John McCain has said that, “The first principle of real reform is that Americans should pay only for quality.” That’s an idea everyone can get behind. But once again, you need a decoder ring to figure out what McCain really means.
When McCain says he wants to improve quality, he means that he wants families to pay more out-of-pocket for care by enrolling them in Health Savings Accounts (HSAs), preferred-tax savings accounts than can be used by individuals and families to pay for deductibles as high as $5,000.
The theory is that the money is coming directly out of the family’s pocket, so they will have an incentive find the highest quality, least expensive care, or as McCain said, “American families know quality when they see it, so their dollars should be in their hands.” Conservatives call this approach, “Consumer-Directed Health Care,” to make it sound like they are giving power to consumers. All they are giving consumers is a headache.
There are many reasons the HSA theory breaks down:
— Little information on quality. It is easier to find out the quality of a microwave than it is the quality of care at a local hospital. Little quality data is given to those in consumer-driven plans and it is rarely used. It is difficult to know which doctor or hospital is better than another.
— Little information on cost. If you call up the local ER and ask them how much it is to treat a broken leg, you won’t get answer. In fact, a Commonwealth Fund report released last week shows that the information available to those with high deductibles is still limited and has not really improved over the last three years.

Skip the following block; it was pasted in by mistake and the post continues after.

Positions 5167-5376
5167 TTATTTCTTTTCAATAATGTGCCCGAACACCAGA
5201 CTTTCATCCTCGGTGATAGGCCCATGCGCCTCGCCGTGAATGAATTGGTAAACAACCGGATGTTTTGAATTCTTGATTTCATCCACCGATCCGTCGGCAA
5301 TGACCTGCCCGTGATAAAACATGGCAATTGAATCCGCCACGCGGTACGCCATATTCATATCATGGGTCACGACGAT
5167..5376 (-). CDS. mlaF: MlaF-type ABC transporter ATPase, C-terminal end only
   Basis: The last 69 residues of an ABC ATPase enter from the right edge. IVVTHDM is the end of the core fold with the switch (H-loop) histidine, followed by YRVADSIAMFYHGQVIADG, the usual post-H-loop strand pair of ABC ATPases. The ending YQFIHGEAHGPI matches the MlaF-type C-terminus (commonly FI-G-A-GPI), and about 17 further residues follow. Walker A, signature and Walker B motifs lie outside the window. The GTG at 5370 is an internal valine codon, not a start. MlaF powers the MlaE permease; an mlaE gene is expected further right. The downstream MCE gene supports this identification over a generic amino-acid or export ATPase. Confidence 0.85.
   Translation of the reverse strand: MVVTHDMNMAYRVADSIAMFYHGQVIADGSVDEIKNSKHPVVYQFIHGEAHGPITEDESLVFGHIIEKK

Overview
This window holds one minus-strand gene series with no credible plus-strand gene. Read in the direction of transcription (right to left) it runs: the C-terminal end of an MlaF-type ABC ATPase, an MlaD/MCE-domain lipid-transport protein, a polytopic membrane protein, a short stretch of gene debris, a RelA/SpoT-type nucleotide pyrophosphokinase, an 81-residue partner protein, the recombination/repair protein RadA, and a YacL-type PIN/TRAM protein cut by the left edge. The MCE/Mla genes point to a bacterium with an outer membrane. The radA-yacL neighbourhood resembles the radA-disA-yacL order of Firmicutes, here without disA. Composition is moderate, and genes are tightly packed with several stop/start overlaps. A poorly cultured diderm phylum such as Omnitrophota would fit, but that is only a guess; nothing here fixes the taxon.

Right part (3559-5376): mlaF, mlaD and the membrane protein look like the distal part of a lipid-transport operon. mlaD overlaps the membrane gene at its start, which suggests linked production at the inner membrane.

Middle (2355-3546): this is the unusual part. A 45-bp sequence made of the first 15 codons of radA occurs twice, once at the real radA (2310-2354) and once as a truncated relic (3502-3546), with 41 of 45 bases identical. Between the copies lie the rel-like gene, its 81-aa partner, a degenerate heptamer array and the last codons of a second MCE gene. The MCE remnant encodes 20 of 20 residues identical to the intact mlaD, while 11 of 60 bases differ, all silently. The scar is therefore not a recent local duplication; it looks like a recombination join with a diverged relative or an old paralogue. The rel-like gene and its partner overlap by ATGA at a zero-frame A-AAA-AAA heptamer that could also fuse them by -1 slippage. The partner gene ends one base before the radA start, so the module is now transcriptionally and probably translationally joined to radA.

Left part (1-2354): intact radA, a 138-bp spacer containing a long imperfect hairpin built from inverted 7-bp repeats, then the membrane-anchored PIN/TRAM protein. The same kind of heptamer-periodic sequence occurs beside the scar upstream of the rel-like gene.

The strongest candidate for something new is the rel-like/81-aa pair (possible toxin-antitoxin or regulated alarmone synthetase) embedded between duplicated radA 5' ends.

— Costs could be higher. There is reason to think that the uninsured (and therefore those with high deductibles) pay more than others. — Most people didn’t go to medical school. High cost-sharing doesn’t affect quality, and it discourages the use of highly effective and less effective care at equal rates, with the poor and sick being at a significant disadvantage.
George Halverson, CEO of Kaiser Foundation Health Plan, summed up high-deductible plans this way in a 2003 article:
That thousand-dollar deductible will buy, at best, four hours in the more-expensive hospital. It might buy five hours of care at the less-expensive hospital. Will people really shop between two hospitals if the same thousand dollars buys four hours of care at one and five hours of care at another? No — we don’t buy hospital care by the hour.
There is some evidence that those in HSAs spend less money, but it simply could be that younger (and healthier) people sign up for these plans. And some may spend less because they can’t afford needed care given the high deductible. In fact, a recent survey found that those in HSAs have are more dissatisfied as compared to those with traditional insurance. There are so many problems (read Jeanne Lambrew’s piece on what “Conservative Health Reform” means) with HSAs, one advocacy group has created a library of critical papers.
So who wins from such a radical plan? That’s easy. HSAs are very lucrative for insurance companies for the simple reason that the individual bears much more of the cost and risk for care. The McCain health plan isn’t about improving quality. It’s about supporting the insurance industry.